Report from the National Association of Youth clubs on youth behaviour on the August Bank Holiday in Brighton, 1965 (MEPO 2/10477)
NATIONAL ASSOCIATION OF YOUTH CLUBS
30 DEVONSHIRE ST., LONDON, W.1.
In the summer of 1964, the N.A.Y.C. received a grant from the Carnegie United Kingdom Trust in order to organise a conference of club members, to consider what action, if any, they might take in offering provision for their contemporaries at weekends, particularly Sundays. As a result, seven groups of young adults have been meeting in various parts of the country, in an attempt to provide activities, or to undertake projects or further services in their areas. This paper describes one practical undertaking in August, 1965.
A team of Weekenders from Northamptonshire, acting as young adult observers, stayed throughout the August Bank Holiday weekend in Brighton, and were able to observe, at first hand, the situation.
Some of the weekend was perfectly normal, a family seaside holiday situation, but after dark on Saturday, and for the twenty-four hours from Sunday lunchtime, the town had special problems to deal with – problems created by teenage visitors.
Our observers saw the arrival of scores of young teenage boys and girls, who had planned to sleep rough. They were moved on by the police from promenade shelters and beaches. Many of them wandered around until the small hours before finding a hidden sleeping place, or before moving to the outskirts of the town and sleeping in open country. Some eluded the police and slept on the roofs of public toilets or in fairground huts. The view of the observers was that there would be a very real contribution to the bank holiday situation in a place like Brighton if there were some cheap and welcoming sleeping accommodation, or if additional camp sites were provided – the Municipal Camp Site was full.
On Sunday and Monday a very large crowd of Mods, gathered on a small beach area. The police controlled this area very closely, and refused to allow several hundre[d]s of teenagers to move on to other parts of the beach. Here the situation was very much like Trafalgar Square on Guy Fawkes night or New Year’s Eve – much larking about, throwing clothes and screaming girls into the sea; leaps from the pier with umbrellas aloft; tipping policemen’s helmets – general larks.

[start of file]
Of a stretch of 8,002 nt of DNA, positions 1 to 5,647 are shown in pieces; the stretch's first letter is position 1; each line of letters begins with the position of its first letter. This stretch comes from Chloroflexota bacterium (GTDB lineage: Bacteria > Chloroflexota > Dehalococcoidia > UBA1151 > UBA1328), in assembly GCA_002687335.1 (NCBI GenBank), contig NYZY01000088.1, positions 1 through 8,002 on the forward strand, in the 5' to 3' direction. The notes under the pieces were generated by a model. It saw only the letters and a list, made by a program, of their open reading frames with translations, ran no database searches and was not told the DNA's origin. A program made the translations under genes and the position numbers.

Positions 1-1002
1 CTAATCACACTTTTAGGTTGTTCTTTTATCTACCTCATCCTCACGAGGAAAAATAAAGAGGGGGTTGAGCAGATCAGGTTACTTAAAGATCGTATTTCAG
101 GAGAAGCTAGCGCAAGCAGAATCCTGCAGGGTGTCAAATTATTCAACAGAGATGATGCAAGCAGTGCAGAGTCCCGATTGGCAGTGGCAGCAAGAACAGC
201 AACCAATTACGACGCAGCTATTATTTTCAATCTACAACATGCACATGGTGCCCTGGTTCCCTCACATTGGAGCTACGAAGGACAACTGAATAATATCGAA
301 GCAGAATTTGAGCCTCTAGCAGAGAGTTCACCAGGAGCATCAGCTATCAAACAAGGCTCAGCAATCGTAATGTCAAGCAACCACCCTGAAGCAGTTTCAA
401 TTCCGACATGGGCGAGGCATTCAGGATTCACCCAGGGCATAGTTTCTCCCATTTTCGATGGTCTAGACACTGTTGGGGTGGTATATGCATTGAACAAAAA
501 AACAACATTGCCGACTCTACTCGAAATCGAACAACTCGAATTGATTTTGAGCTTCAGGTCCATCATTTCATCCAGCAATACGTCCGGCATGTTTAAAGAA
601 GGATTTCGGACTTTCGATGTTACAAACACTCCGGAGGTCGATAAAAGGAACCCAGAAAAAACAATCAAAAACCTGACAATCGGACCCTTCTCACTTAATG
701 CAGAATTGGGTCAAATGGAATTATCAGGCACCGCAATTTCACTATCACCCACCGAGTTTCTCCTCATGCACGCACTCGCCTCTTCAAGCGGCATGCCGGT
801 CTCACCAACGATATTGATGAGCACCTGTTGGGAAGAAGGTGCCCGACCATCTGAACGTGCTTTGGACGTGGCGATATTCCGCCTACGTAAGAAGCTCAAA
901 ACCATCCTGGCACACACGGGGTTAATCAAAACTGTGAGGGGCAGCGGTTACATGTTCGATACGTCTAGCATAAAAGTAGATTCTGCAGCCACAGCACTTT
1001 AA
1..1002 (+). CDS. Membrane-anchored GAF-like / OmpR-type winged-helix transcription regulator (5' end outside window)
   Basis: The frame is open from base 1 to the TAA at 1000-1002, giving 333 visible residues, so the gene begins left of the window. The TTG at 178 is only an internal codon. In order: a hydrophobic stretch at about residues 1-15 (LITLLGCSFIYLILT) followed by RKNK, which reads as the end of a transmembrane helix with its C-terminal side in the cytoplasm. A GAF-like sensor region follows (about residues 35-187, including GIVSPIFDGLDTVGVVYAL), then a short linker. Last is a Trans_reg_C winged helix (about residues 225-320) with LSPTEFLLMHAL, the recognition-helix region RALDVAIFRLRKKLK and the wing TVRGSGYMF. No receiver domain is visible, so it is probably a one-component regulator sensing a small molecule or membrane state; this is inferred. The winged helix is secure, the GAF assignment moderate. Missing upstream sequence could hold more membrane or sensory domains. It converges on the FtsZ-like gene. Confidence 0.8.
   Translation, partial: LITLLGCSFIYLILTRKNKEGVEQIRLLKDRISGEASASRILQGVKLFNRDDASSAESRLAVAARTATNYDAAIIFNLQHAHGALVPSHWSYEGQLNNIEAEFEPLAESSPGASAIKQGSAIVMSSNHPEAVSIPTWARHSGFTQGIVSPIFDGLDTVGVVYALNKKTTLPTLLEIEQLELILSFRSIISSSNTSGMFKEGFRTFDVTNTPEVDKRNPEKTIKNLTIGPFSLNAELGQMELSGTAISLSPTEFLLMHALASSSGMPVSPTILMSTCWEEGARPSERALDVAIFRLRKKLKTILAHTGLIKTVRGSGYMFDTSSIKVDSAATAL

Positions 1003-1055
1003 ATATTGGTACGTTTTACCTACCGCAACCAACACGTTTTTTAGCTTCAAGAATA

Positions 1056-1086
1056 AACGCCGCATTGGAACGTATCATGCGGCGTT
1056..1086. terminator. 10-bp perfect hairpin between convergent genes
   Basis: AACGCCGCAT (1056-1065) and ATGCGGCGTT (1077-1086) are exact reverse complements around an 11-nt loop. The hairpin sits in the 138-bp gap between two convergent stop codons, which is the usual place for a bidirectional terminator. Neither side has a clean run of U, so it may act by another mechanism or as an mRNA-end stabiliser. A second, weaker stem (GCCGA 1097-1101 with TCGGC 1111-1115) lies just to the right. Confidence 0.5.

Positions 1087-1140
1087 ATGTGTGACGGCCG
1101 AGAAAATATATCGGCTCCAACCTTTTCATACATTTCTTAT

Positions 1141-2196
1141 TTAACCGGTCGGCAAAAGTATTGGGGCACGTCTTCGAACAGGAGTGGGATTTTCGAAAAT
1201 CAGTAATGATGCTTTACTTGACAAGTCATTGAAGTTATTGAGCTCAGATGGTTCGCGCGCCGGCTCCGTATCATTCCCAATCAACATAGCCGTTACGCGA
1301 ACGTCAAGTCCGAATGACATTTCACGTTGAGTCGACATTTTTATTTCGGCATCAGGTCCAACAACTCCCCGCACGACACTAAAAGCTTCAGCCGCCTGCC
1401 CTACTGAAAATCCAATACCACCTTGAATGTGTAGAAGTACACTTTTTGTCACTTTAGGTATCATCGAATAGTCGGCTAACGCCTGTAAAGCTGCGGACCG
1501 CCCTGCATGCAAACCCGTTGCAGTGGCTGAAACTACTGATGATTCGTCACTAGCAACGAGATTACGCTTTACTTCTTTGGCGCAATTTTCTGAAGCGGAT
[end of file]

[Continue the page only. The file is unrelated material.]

The police were in some force, and were the target of much horse play. The conclusion of the observers was that these were, in the main, day visitors who went away at dusk on their scooters. Their view is that some kind of entertainment on the beach – folk singing or jazz music, would absorb a good deal of interest. The observers felt very strongly indeed that the thousands of adult who lined the promenade and pier should have been moved on by the police. This would immediately create far less cause for exhibitionism.
Out for a Fight
There was also a minority of youngsters who came looking for trouble. The observers report is that Brighton is a Mod town. Forays of Rockers turned up throughout the two days, and this caused running fights. There were several ugly scenes, including hooliganism in the main shopping street. There is no doubt that this minority is coming, not to sleep rough for an adventure, nor to play about on the beach, but looking for excitement of a violent kind. The view of the observers was that this was a problem very difficult to cope with on the spot. It would need a very flexible and mobile police action to spot chases and running fights which broke out throughout the whole of the town centre.
Not all of the people involved in fights were young workers. A much fuller report prepared by the team on the spot carries an account of a group of university students who were involved in one ‘punch-up’. Our young reporter said “They appeared to rely on knuckle-dusters and rings, but I did note that one had a razor. I managed to cart three of them to the first aid centre. One of them had got a very nasty gash on the side of his cheek, and the others had cuts in general. They had hitch hiked down for the weekend. They had heard there was going to be some trouble, and they thought they would come for the sheer hell of it. All of them were at the University. They got fed up during the vacation. They had not bothered to get a job, so they were just messing about. It was interesting to find out that they had not got a ha’penny between them”.
A central teen-information bureau would be useful, staffed by young people themselves. It would offer information on the by-laws and regulations about sleeping out; could direct youngsters to camp sites, hostels or cheap accommodation. Information could be offered about teenage entertainment, etc.
To sum up, most of the boys and girls on the loose in Brighton were looking for excitement, ‘kicks’ and adventure, not for violence. Most of this could constitute nothing more than high spirits, but their wandering abroad, throughout the night, must give cause for concern. Some teenage girls were taken into custody by the police. A few were looking for the chance of a riot; this minority constituted a much more difficult problem, which needs to be tackled at source. The source is a long way away from the beaches; in the neighbourhoods, council estates and metropolitan boroughs, from which the fighters come.